Men's basketball vs. Ohio State Photo No. 10

Nebraska’s Derrick Walker (13) goes for a layup during the game against Ohio State at Pinnacle Bank Arena on Sunday, Jan. 2, 2022, in Lincoln, Nebraska. 

Heading into Sunday night, the Nebraska men’s basketball team was faced with a set of unknowns.

It was unknown whether it could carry a strong offensive performance against Kennesaw State against significantly better opposition. Said opposition, Ohio State, was also coming off a weeks-long hiatus due to COVID-19.

Beyond that, it was still unknown whether this year’s Nebraska men’s basketball team could earnestly play a game against Big Ten opposition.

The verdict is, well, that the team was better than previous outings against Michigan and Auburn. The Huskers ended up losing 87-79 in overtime to the Buckeyes, nearly beating one of the top teams in the nation.

In reality, the team should’ve won this game. It was up by five with only a few possessions left. Once again, the team saw the light, only for it to be hit by an oncoming car.

Here’s takeaways from the game:

Nebraska’s offense benefits from depth contribution

With 13 minutes left in the game, Nebraska seized the ball off of a bad Buckeye pass and broke with pace down the court. Senior guard Alonzo Verge Jr. led the charge with sophomore guard Keisei Tominaga in support. The Huskers were down one point.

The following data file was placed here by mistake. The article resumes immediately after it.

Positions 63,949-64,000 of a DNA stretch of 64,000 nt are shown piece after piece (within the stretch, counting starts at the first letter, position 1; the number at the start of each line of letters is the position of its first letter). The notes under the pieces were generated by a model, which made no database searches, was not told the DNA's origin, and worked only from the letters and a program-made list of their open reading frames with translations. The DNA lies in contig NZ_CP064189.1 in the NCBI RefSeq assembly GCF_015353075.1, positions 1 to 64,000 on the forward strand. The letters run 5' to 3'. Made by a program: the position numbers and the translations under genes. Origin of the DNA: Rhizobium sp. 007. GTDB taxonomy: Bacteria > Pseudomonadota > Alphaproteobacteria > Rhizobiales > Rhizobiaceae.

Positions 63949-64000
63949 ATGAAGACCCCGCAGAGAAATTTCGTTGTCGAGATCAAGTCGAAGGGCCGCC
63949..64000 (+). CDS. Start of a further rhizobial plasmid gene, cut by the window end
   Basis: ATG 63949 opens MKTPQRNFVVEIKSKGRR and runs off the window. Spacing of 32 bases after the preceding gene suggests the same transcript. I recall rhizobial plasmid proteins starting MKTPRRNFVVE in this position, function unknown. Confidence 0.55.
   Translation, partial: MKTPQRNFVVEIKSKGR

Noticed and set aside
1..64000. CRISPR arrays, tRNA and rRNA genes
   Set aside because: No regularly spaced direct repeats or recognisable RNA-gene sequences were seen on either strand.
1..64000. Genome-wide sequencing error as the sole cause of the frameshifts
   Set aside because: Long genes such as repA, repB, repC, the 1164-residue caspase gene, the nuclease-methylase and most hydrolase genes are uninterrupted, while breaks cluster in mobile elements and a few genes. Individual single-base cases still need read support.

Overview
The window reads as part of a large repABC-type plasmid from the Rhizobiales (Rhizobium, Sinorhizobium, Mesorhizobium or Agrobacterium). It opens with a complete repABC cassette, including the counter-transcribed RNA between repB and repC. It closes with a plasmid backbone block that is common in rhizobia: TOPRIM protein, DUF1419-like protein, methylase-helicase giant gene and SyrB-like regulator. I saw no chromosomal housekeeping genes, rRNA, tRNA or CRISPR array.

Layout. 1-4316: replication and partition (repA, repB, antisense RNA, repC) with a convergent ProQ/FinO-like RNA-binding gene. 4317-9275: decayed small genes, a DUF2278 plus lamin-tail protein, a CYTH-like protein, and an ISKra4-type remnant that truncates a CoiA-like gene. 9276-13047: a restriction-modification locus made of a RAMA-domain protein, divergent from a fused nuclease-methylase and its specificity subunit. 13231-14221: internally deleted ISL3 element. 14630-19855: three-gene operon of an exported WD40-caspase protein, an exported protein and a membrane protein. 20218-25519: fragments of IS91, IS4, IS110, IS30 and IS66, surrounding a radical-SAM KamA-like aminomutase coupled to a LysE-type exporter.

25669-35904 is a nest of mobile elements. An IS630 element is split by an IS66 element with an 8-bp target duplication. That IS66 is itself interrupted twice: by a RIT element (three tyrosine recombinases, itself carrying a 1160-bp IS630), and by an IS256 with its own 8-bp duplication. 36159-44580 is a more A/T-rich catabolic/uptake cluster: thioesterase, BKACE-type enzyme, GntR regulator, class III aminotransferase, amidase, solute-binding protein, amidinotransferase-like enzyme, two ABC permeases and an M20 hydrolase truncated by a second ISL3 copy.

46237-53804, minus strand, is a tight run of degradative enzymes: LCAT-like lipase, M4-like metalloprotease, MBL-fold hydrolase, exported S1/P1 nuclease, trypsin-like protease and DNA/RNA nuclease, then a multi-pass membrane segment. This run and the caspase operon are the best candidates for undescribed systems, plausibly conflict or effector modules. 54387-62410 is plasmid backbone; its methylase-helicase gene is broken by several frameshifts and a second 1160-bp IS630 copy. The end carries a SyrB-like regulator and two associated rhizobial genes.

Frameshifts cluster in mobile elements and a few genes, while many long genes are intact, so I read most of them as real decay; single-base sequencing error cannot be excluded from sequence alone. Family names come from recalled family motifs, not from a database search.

Verge hit Tominaga from the top of the arc down to the left wing. Not an awful decision, Tominaga looked open enough, but the pocket closed around him and he instead hit freshman guard Bryce McGowens at the top of the arc.

McGowens had a few options, but he decided to launch a logo 3-pointer. From beyond-the-arc, it wasn’t quite happening for Nebraska’s starters.

That being said, the team finished with a respectable 8-of-23 mark from the 3-point line. That’s not great, but not as bad as some other performances this season. This is even though the starters went 3-of-15 from beyond the arc. Instead, the 3-pointers came from the team’s depth.

Senior guard Kobe Webster and freshman guard C.J. Wilcher combined for all of Nebraska’s bench 3-pointers, and did so on excellent efficiency: 5-of-7.

This isn’t to say the starters did nothing of course. McGowens finished with 18 points, and the starters overall did well from the free-throw line, but the team’s spark came from its bench.

The efforts from the bench helped the team continue its upward trajectory offensively, and almost sealed the win.

Derrick Walker is the team’s deserving focal point